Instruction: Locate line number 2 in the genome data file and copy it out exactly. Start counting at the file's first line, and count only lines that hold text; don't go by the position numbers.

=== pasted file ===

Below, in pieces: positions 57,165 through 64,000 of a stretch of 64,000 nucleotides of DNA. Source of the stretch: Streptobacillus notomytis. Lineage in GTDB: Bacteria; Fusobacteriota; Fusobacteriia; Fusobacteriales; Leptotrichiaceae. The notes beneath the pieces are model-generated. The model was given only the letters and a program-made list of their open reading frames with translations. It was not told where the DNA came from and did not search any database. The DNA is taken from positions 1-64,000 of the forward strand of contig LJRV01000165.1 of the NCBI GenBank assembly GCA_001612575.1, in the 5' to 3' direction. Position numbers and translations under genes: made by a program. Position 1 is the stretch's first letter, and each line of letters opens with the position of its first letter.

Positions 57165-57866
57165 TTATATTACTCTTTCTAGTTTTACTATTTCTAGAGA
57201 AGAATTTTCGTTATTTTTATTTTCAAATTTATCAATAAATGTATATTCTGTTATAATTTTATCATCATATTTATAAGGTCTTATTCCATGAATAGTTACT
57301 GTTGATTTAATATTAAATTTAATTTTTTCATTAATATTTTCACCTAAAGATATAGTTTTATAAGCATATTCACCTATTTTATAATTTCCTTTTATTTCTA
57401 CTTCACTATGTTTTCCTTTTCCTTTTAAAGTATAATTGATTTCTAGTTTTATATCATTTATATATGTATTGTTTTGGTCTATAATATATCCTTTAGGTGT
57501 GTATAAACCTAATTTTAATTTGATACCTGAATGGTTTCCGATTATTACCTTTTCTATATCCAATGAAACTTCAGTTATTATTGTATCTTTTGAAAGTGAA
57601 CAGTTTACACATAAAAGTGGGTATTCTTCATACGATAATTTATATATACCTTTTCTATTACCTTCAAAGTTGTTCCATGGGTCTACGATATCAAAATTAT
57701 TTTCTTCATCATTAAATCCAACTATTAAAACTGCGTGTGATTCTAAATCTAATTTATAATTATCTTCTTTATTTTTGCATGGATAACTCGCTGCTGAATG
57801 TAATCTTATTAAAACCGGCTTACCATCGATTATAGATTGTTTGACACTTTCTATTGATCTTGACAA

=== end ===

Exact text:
Positions 57165-57866